[Ask Dr Chiu] What’s the difference between quarantine and isolation?

[Ask Dr Chiu] What’s the difference between quarantine and isolation?

[Ask Dr Chiu] What’s the difference between quarantine and isolation?



5  Mins Read

As the number of novel coronavirus cases is on the rise, you will be finding an increasing amount of news coverage devoted to the outbreak every day.  The news covers a wide range of content, including the places that confirmed patients have been to or the public transport they have taken, the locations of quarantine facilities, and buildings where individuals are under home quarantine.  While these are the most talked about topics with our family and friends these days, do you fully understand what these terms actually mean?

 Understanding Close Contact vs Quarantine vs Isolation

Close Contact

According to the United States Center of Disease Control (CDC), close contact refers to being within approximately 6 feet (2 meters) with an infected person, or within the room or care area with an infected person for a prolonged period of time or having direct contact with infectious secretions of an infected person while not wearing protective equipment.  It is therefore obvious that close contact often occurs with family members who lived with the infected person or healthcare professional who looked after them. Currently, there are few confirmed cases that appeared to have contracted the novel coronavirus through close contact with family members.


Having close contact with an infected person increases the risk of being infected and this is the reason for quarantine. Quarantine is the separation and restriction of movement of people who are not diagnosed ill but may have been exposed to a contagious infection for observation and monitoring. A person under quarantine is therefore not sick nor a patient. A quarantine facility is also not a place to treat patients, so do not distress yourself if you are around. If the person under quarantine develops symptoms, the person will then be immediately transferred to a hospital.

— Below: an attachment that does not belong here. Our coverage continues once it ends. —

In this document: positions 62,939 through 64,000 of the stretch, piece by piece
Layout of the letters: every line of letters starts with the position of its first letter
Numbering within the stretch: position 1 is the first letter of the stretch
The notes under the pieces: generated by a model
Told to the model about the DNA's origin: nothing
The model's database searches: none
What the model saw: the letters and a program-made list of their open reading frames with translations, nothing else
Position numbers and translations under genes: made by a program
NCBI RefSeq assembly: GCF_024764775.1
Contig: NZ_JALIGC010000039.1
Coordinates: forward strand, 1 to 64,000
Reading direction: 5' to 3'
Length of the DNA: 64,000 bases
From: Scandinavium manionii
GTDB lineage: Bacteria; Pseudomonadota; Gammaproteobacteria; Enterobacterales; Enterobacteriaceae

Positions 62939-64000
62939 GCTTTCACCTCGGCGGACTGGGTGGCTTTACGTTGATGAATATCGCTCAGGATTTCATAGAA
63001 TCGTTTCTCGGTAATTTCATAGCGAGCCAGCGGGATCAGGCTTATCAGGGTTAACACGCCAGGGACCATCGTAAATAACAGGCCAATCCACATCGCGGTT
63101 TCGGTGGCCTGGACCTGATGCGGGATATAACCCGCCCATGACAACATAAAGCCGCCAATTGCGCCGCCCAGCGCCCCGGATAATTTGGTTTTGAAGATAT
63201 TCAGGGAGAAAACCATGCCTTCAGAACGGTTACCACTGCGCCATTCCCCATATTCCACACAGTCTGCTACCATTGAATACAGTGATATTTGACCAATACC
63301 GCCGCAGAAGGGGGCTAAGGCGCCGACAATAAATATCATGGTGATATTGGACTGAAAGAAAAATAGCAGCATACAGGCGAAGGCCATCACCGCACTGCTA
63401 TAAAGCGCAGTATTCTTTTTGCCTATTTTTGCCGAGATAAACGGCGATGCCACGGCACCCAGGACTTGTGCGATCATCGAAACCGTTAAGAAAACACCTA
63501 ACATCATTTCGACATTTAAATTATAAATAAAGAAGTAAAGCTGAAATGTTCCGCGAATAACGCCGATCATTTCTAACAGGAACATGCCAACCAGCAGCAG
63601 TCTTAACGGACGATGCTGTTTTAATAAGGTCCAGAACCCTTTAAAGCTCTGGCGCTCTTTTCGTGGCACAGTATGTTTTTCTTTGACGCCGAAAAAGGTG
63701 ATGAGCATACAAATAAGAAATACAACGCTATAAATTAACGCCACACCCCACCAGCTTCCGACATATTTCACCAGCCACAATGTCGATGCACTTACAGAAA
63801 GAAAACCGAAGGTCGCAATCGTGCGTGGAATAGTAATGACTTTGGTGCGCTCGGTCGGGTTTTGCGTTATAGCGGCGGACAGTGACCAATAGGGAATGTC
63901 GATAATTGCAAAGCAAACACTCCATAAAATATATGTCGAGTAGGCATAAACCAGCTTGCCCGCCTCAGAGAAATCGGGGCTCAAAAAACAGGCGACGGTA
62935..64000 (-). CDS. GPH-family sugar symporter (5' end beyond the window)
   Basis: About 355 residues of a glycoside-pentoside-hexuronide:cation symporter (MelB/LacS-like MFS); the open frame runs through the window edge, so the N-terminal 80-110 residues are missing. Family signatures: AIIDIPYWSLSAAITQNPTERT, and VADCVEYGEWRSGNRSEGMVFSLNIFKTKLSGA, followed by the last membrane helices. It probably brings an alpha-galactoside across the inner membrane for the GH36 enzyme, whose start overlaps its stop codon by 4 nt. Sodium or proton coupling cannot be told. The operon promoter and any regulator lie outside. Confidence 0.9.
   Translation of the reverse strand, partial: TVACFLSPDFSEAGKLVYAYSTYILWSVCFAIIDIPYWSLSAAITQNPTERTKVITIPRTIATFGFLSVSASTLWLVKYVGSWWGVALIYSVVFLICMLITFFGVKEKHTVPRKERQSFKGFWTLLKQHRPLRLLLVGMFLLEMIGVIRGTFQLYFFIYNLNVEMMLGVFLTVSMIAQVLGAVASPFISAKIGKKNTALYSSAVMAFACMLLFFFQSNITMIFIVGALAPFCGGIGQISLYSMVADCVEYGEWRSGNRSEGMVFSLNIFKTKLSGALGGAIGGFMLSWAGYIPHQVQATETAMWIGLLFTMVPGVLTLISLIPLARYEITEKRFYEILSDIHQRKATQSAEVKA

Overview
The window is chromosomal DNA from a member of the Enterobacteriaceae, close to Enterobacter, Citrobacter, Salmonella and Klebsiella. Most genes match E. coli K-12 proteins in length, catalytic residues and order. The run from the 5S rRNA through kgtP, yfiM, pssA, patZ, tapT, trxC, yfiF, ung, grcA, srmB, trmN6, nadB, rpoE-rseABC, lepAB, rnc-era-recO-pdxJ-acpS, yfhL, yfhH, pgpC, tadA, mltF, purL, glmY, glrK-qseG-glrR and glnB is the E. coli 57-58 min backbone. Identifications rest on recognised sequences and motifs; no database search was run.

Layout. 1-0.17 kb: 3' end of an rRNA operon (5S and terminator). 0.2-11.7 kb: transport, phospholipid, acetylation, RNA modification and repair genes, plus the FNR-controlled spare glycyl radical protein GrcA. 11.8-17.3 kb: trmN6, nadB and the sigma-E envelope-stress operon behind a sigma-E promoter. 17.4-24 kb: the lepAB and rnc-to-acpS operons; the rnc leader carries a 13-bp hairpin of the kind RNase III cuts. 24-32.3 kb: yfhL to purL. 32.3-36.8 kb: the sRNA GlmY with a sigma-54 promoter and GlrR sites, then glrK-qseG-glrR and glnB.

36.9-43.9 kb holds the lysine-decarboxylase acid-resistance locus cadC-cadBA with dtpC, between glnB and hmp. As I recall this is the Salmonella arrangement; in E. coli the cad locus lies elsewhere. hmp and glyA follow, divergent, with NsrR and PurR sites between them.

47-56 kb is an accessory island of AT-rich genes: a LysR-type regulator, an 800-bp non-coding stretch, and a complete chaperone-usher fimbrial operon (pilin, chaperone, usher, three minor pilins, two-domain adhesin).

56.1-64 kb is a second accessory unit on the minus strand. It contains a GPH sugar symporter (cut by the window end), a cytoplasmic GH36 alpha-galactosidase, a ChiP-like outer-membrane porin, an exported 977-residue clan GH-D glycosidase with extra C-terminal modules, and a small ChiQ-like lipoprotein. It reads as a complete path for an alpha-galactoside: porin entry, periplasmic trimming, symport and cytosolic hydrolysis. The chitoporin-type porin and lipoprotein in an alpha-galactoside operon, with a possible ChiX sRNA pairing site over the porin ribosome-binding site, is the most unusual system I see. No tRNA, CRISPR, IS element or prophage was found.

In contrast, isolation is the separation and restriction of movement of an ill individual with confirmed or suspected infection for the purpose of preventing disease transmission.  Isolation usually happens within hospital settings, where there are infection control measures and facilities, such as putting the patient in a negative pressure room. Healthcare professionals who look after these patients need to wear personal protective equipment. All novel coronavirus isolation cases in Hong Kong are being sent to the Princess Margaret Hospital in the first place; however, as the number of cases continue to rise, isolation facilities from other hospitals are also being used.

Are you feeling a bit more relieved as now you have a better understanding on the coronavirus outbreak and some of the related terms? Hang in there, other than closely monitoring the development of the novel coronavirus outbreak; practicing personal hygiene measures and exercising personal vigilance are also important protective measures in avoiding contracting the virus. Stay safe, everyone!

Dr Alexander Chiu, Medical Director, Health and Employee Benefits, AXA Hong Kong and Macau